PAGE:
The fact that scalar field couples to the matter fields would result in violations of the Einstein Equivalence Principle [40] and signatures of this coupling would appear in non-gravitational experiments based on universality of free fall and local Lorentz symmetry [41] in the matter sector. These experiments severely constrain the presence of a scalar field and can be satisfied if either the coupling of the scalar field with the matter field is always very small or there is some mechanism to hide this interaction in the dense environments. One such mechanism is called chameleon mechanism [42] in which \(V(\phi )\) and \(A(\phi )\) are chosen in such forms that \(V_{eff}(\phi )\) has density dependent minimum, i.e., \(V_{eff}(\phi )_{min}=V_{eff}(\phi (\rho ))\). The required screening will be achieved if either the coupling is very small at the minimum of \(V_{eff}(\phi )\) or the mass of the scalar field is extremely large.

If the scalar field stays at its density dependent minimum, \(\phi (\rho )\), the theory can be parametrized into two functions, the mass function \(m(\rho )\) and the coupling \(\beta (\rho )\) at the minimum of the potential [43, 44]
$$\begin{aligned} \frac{\phi (\rho )-\phi _c}{m_\mathrm{Pl}}= \frac{1}{m_\mathrm{Pl}^2}\int _{\rho }^{\rho _c} d\rho \frac{\beta (\rho ) }{m^2(\rho )}, \end{aligned}$$
where \(m_\mathrm{Pl}\) is the Planck mass and mass of the scalar field \(m(\rho )\) and the coupling parameter \(\beta (\rho )\) are respectively given as
$$\begin{aligned} m^2 (\rho )= & {} \frac{d^2 V_{\mathrm{eff}}}{d\phi ^2}\vert _{\phi =\phi (\rho )}, \end{aligned}$$
$$\begin{aligned} \beta (\rho )= & {} m_\mathrm{Pl} \frac{d\ln A}{d\phi }\vert _{\phi =\phi (\rho )}. \end{aligned}$$
Simplest modified gravity model is the f(R) gravity [45, 46, 47]. In general relativity (GR) Lagrangian density is given by Ricci scalar R, whereas it is a non linear function of R in the f(R) gravity. Hence the action for an f(R) theory is given as
$$\begin{aligned} S = {1\over 16\pi G} \int d^4x \sqrt{-g}\,( f(R)) + S_m(g_{\mu \nu },\psi ), \end{aligned}$$
where f(R) is a non linear function of R. The scalar degree of freedom in the f(R) theories has been utilized as the quintessence field to explain DE. It has been shown [46, 48] that f(R) theory is the equivalent to a scalar-tensor theory with an equivalence relation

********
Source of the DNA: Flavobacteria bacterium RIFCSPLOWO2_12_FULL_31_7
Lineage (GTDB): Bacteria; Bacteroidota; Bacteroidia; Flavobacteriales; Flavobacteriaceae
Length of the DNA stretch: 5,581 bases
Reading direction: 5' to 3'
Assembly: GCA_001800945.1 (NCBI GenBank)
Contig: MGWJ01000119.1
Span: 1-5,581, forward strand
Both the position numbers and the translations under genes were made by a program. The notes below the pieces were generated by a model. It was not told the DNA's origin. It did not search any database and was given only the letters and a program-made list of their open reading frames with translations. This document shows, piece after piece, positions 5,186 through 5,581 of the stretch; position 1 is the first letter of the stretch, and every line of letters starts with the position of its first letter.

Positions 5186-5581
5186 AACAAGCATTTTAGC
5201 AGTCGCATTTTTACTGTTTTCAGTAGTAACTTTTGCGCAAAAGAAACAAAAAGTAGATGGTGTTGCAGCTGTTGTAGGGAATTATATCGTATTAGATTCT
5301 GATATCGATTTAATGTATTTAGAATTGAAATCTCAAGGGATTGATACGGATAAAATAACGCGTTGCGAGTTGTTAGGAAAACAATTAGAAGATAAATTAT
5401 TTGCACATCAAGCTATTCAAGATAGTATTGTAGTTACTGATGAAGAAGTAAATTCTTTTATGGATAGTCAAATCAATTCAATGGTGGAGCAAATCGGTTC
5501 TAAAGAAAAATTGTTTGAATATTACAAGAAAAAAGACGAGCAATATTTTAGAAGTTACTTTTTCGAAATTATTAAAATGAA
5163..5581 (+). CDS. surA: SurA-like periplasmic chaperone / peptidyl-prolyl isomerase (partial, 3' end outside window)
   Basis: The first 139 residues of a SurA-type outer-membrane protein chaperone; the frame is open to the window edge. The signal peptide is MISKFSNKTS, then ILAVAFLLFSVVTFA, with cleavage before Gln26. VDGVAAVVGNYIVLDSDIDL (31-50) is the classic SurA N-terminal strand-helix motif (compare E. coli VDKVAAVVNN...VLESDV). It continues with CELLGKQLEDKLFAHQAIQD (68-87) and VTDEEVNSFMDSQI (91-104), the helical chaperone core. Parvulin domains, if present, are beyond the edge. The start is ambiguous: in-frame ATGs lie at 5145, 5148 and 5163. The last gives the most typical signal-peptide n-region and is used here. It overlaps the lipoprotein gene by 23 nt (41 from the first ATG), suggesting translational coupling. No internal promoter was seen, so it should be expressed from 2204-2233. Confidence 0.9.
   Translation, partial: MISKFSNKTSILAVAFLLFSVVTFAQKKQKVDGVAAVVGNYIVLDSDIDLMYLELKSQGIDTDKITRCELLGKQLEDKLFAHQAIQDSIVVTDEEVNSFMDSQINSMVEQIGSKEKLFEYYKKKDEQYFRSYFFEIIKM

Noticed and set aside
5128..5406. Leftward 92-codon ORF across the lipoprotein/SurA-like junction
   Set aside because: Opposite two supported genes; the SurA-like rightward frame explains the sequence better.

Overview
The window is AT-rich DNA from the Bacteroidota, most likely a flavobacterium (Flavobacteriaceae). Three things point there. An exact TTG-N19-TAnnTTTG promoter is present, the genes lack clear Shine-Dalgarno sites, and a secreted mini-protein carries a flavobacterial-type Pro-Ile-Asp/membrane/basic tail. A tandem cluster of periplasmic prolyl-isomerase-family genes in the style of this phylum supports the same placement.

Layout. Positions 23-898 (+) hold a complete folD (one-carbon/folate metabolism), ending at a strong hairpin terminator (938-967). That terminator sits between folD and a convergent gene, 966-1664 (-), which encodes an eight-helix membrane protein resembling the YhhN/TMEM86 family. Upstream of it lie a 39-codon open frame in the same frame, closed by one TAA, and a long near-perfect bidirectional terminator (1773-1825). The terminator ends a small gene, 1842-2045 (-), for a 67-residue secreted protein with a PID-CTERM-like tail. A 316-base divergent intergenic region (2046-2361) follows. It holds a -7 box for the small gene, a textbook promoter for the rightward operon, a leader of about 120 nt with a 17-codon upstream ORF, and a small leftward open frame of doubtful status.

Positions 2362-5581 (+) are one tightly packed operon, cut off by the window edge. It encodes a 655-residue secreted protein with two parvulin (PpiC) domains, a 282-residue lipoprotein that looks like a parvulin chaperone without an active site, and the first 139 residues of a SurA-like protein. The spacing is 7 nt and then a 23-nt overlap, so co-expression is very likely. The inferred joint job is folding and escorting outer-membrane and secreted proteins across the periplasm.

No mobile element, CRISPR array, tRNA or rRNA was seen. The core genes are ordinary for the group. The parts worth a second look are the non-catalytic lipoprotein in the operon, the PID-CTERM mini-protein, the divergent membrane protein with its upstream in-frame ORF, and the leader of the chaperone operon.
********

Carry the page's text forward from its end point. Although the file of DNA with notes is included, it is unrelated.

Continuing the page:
$$\begin{aligned} f_R = e^{-2 \beta _0 \phi _R/m_\mathrm{Pl}}, \end{aligned}$$
and potential corresponding to extra scalar degree of freedom
$$\begin{aligned} V(\phi _R) = {m_\mathrm{Pl}^2\over 2} {Rf_R - f(R) \over f_R^2}, \end{aligned}$$
where \(f_R = \partial f / \partial R\). In this paper, we consider the Hu–Sawicki model, which explains DE while evading the stringent tests from solar system observations. In HS model the modification in the action is given as
$$\begin{aligned} f(R) = R - 2 \varLambda - {f_{R_{0}}\over n}{R_0^{n+1} \over R^{n}}, \end{aligned}$$
where \(R \ge R_0\) and \(R_0\) is the curvature at present. Here \(f_{R_{0}}\) and n are the free parameters of the HS model. Using equivalence relation 8 and Eq. 9, we find that
$$\begin{aligned} V(\phi _R) = \varLambda + {n+1\over n} f_{R_{0}} R_0 \left( {-2 \beta _0 \phi _R \over m_\mathrm{Pl} f_{R_{0}}} \right) ^ {n/(n+1)} \end{aligned}$$
The coupling function \(\beta (a)\) is constant for all the f(R) models \(i.e \,\,\beta (a) = {1\over \sqrt{6}}\) , whereas the mass function is a model dependent quantity [43, 44, 49]. In particular for the HS model, for which form of f(R) is given by Eq. 10, we have mass function
$$\begin{aligned} m(a) = m_0 \left( {4\varOmega _{\varLambda } + \varOmega _m a^{-3} \over 4\varOmega _{\varLambda } + \varOmega _m } \right) ^{(n+2)/2}, \end{aligned}$$
$$\begin{aligned} m_0 = H_0 \sqrt{{{4\varOmega _{\varLambda } + \varOmega _m \over (n+1)f_{R_{0}}} }}, \end{aligned}$$